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  In the early 1950's one of the world’s largest diamond mining and distribution companies "De Beers" established its

headquarters in South Africa and continues to extract billions of dollars in diamonds from the continent annually;

while poverty, disease, and death runs rampant on the indigenous people.

 

 

An Exploited Mother

By M. Quinn

 

Enormously atrocious and barbaric "crimes against humanity" continues to sweep across the continent of Africa, where millions of indigenous men, women and children are needlessly dying from starvation, malnutrition and a host of diseases that we in the industrialized world would survive.

The absurdity to this entirely overwhelming loss of human life, is that mostly major European companies continue to extract millions of metric tons in food, minerals and natural resources from the continent of Africa while give very little, or nothing at all in return toward assisting Africa’s indigenous people - Black folk.


According to an article published in August ‘2005 by Dalatou Mamane of the Associated Press in the San Jose Mercury News; countries such as Mauritania, Niger and in many other African communities, inhabitants are needlessly dying in record numbers. These events are undoubtedly a manifestation of the exploitation to “Mother Africa” by European industrialized nations.

This catastrophic event in human deprivation and anguish has prompted visits to the continent by such dignitaries as UN Secretary, Kofi Annan along with an entourage of more than 100 officials, journalist and like-minded people. Kofi Annan has gone on the record publicly stating that the food supply in many regions has become too expensive for the poor people of Africa to purchase; which in fact has left countless African families dying from malnutrition and starvation.

To date, the regions of the continent of Africa from the Congo to South Africa still produces more than 80 - 90 percent of the worlds known natural resources. These include diamonds, gold, and the strategic metals needed to supply the industrialized world; not to mention the world’s food supply.

It is a well-known fact, that Africa has been historically called the breadbasket to the European world; and if not for the food supply and natural resources extracted from the continent of Africa, the European nations (and the rest of the industrialized world, including America) would not have reached the political and economic zenith that we bear witness to today.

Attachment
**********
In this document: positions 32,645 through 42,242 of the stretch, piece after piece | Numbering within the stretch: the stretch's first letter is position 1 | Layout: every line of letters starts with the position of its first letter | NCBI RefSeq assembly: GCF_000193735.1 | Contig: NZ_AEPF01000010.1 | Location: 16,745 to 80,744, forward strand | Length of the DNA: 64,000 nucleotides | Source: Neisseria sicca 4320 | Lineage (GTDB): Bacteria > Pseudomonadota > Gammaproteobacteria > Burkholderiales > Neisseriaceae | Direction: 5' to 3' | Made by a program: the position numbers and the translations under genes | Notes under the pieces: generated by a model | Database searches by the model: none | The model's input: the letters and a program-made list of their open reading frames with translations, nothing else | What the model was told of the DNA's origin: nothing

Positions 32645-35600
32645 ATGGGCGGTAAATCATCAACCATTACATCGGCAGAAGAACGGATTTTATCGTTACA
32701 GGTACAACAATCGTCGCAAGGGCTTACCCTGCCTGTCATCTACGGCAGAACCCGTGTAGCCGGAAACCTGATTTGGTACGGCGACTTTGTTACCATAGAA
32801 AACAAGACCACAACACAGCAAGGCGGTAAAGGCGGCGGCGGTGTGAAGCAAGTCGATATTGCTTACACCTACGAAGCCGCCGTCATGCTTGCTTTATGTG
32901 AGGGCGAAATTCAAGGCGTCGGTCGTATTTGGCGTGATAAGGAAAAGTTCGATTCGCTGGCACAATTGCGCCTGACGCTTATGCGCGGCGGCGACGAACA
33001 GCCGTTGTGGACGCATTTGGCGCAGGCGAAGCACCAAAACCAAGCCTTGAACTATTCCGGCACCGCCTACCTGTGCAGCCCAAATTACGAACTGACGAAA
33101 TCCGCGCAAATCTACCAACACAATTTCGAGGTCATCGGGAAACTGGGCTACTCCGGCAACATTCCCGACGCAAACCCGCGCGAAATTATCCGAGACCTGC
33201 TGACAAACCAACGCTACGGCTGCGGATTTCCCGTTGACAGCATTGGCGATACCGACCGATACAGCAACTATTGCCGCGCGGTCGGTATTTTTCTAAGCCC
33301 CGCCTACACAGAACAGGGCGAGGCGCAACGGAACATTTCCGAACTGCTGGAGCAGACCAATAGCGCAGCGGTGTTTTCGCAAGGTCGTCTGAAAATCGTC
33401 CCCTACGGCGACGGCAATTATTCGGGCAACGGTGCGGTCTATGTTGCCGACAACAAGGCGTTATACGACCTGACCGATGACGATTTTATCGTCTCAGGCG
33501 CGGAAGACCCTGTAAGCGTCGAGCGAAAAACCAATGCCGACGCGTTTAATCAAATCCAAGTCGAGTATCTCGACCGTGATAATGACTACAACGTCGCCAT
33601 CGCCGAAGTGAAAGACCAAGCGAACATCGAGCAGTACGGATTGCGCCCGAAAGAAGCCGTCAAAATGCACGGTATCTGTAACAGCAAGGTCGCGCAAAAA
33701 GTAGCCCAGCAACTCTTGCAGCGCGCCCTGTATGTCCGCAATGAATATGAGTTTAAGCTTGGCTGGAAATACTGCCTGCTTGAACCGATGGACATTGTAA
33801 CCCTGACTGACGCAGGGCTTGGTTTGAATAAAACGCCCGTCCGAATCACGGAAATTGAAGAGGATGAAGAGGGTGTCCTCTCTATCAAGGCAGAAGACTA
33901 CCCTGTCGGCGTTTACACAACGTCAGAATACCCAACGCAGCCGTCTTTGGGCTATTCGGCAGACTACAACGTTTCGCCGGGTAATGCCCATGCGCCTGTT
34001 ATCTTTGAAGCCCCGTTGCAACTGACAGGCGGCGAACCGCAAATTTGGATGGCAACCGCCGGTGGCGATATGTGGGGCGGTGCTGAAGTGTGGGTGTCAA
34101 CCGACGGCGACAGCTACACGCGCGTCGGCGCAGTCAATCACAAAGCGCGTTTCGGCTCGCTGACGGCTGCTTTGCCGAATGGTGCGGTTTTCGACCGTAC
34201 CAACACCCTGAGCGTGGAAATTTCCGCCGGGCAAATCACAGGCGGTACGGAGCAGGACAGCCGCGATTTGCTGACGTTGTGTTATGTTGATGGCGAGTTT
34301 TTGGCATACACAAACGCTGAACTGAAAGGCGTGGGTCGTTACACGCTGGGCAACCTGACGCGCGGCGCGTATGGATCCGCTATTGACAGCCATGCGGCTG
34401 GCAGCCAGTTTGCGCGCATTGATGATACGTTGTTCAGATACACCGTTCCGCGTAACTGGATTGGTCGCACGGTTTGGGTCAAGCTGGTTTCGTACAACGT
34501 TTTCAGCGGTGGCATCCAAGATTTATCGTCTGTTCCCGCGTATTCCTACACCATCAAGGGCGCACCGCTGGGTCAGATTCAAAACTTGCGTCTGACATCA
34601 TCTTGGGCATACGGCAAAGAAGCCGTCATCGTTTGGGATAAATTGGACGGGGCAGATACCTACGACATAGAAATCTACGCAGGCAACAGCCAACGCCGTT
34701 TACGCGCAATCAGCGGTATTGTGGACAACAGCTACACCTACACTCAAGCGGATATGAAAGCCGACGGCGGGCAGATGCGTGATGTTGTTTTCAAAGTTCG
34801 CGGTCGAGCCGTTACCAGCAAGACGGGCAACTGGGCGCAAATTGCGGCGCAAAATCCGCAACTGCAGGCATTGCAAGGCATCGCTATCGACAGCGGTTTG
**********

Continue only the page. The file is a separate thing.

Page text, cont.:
In the early 1950's one of the world’s largest diamond mining and distribution companies "De Beers" established its headquarters in South Africa and continues to extract billions of dollars in diamonds from the continent annually; while poverty, disease, and death runs rampant on the indigenous people.

Why is it that, a continent that produces hundreds of billions – if not trillions of dollars annually in gold, and diamonds; not to mention the minerals and natural resources, such as; cobalt, titanium, manganese, zinc, copper etc. (that continues to be extracted daily by European companies) can’t seem to find enough wealth, nor food to feed its own native inhabitants? Exploitation!

The relevant question that remains is this; how can the professed moral nations of the world remain silent and allow the unrelenting raping of the richest real estate on the planet, while starving its native people and producing homelessness, poverty, death and countless orphans in the process?

In the early part of the twentieth century, the Honorable Elijah Muhammad stated that Africa is the cradle of civilization; and represents the progenitor of all human existence. Subsequently, Archeologist such as Dr. Louis Leaky has substantiated this claim. Africa remains the respective Mother of all the world’s nations.

How much longer will we as a people allow our respective mother to be abused, misused, raped, and marginalized in this fashion? To say nothing about the dehumanizing treatment of its native people – Africans.